Commissioner v. Estate of Hubert - Oral Argument - November 12, 1996

Commissioner v. Estate of Hubert

Media for Commissioner v. Estate of Hubert

Audio Transcription for Opinion Announcement - March 18, 1997 in Commissioner v. Estate of Hubert

Audio Transcription for Oral Argument - November 12, 1996 in Commissioner v. Estate of Hubert

William H. Rehnquist:

We'll hear argument next in No. 95-1402, the Commissioner of Internal Revenue v. the Estate of Otis C. Hubert.

Mr. Jones.

Kent L. Jones:

Mr. Chief Justice, and may it please the Court:

This case involves the marital and charitable deductions to the Federal estate tax.

As with some other tax cases, and perhaps more so than most, this case involves the central logical principle that is surrounded and almost obscured by a wealth of technical detail.

I would therefore like to focus first on the central logical principle and discuss the technical issues later.

The gross estate is defined as the value on the date of death of the property owned by the decedent.

The marital and charitable deductions to the gross estate are defined by statute as the value of the property that passes to the spouse and charity.

When, as in this case, the bequest left to the spouse or charity is burdened by the obligation of paying some expense or administration expense or other claim against the estate, the value of the property that passes under the bequest is obviously less than the full face value of the bequest.

It is the face value of the bequest, reduced by the cost of satisfying the obligations that have been imposed on it.

Thus, in 1963, this Court explained in United States v. Stapf that when the burden of paying administration expenses' or other claims against the estate is placed on the marital bequest, the decedent has in effect left that portion of the estate not to the spouse, but has designated it for payment of the claims of others.

David H. Souter:

And in that case it was the decedent's act that did it, as I recall.

Wasn't it the provision of the will that required it in that case?

Kent L. Jones:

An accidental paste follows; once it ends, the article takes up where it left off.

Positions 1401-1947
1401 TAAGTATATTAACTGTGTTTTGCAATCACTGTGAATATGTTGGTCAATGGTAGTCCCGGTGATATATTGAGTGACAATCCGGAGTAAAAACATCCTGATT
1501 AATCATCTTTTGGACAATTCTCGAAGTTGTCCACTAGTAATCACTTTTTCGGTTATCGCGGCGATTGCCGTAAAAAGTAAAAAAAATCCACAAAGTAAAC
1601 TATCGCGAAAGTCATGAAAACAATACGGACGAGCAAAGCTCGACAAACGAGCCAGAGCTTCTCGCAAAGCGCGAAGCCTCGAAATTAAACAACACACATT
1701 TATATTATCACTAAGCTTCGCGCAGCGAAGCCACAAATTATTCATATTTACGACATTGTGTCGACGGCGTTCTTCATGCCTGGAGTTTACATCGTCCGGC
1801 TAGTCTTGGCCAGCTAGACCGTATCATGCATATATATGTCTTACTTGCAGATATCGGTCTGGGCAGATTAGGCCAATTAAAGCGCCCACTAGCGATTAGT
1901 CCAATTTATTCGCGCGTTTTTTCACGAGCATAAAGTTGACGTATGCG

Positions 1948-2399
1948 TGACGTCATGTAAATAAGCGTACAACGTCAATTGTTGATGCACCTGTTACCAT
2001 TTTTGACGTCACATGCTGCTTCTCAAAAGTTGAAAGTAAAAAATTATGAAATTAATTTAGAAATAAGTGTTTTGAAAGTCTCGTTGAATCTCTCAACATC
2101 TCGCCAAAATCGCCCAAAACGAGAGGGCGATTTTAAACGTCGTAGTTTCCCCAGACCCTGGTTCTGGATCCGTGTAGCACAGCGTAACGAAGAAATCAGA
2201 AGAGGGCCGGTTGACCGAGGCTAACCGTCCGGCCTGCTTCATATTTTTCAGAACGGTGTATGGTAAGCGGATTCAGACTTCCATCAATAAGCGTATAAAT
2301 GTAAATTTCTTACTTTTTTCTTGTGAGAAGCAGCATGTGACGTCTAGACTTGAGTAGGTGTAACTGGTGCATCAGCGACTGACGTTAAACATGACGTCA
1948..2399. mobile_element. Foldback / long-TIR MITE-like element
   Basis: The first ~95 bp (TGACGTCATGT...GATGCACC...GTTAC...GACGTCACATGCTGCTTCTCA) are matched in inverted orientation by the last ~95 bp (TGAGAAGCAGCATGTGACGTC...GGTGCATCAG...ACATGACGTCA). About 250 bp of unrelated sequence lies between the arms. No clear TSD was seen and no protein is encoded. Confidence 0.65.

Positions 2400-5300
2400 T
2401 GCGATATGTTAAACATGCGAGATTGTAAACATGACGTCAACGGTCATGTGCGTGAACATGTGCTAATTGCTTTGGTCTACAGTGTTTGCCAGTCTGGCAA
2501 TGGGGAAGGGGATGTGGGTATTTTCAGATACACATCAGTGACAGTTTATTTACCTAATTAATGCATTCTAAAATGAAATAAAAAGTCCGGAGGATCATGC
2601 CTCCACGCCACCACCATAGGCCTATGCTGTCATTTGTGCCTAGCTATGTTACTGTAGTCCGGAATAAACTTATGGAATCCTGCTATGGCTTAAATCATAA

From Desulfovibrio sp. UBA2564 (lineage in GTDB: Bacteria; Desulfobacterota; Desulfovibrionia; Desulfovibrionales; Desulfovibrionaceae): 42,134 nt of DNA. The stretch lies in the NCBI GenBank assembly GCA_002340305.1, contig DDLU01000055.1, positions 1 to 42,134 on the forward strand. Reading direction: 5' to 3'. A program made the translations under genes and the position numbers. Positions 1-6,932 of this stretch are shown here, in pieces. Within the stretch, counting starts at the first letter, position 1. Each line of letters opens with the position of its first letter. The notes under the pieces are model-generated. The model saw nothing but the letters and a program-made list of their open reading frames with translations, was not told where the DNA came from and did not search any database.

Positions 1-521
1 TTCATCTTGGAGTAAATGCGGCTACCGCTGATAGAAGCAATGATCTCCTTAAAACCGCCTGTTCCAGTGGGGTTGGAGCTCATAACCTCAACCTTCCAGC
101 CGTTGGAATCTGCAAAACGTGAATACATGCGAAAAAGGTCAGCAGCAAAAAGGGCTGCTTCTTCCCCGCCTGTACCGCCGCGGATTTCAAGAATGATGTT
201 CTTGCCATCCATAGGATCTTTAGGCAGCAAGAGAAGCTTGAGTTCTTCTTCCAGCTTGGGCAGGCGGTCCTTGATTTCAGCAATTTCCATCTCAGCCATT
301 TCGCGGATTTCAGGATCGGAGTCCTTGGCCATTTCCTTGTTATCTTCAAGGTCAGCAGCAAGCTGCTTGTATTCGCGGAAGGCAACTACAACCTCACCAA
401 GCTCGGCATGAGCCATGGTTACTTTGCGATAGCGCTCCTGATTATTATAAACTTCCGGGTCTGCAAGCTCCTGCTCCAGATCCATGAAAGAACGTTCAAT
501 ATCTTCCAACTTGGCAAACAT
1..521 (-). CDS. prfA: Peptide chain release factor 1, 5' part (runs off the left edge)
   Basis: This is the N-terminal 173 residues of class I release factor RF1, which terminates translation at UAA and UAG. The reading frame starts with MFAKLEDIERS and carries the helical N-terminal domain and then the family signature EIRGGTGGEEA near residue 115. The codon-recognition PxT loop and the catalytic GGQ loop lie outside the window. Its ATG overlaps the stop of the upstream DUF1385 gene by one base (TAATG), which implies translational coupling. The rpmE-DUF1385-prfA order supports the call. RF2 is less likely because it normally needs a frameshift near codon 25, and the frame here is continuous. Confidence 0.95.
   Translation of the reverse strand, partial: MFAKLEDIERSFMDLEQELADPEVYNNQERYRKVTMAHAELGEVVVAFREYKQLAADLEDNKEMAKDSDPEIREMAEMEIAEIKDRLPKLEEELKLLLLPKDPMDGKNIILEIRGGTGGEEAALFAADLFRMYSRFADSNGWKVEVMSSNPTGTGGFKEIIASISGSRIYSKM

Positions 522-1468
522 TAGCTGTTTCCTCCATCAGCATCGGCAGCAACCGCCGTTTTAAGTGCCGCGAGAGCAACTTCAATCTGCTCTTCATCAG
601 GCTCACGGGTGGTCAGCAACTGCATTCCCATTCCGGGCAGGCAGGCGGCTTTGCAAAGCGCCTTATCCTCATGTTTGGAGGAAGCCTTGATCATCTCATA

It was... actually if I remember Stapf correctly, there was an option given to the heir as to how to take under the will or not take under the will, and it dealt with the specifics of the Texas community property rules.

In this--

David H. Souter:

In any case it didn't involve a charge which was wholly contingent at the time of death and which simply arose later and then, under the statutory option, was charged against the marital share.

Kent L. Jones:

--No, nor does this case.

In this case, as several courts have explained, the obligation to pay administration expenses is fixed on the date of death.

It is about--

David H. Souter:

But we don't know what the expenses are--

Kent L. Jones:

--Exactly.

David H. Souter:

--and we don't know that there's going to be a... for example, a will contest or something like that.

Kent L. Jones:

Exactly.

It's the valuation of that later on that has to be conducted.

But in Stapf, the Court in speaking specifically of administration expenses, said that they, like claims against the estate, represent... I'm sorry... when the obligation for administration expenses or to pay claims against the estate is placed on the marital bequest, that that reduces the value of the marital bequest because the decedent has in concept set aside a portion of the bequest not to go to the spouse, but to someone else.

And obviously, the portion of the bequest that's to go to someone else is not within the scope of the marital deduction.

Ruth Bader Ginsburg:

Mr. Jones, if we value the estate at the time of death, why don't we also value these encumbrances at the time of death?

That is one part of your argument that I don't follow.

If you say it's an encumbrance on the estate at the time of death, then if one were planning to pay it, one would have an amount that would yield, say, 4 years later what these expenses are.

But you are arguing for a dollar-for-dollar deduction and not the--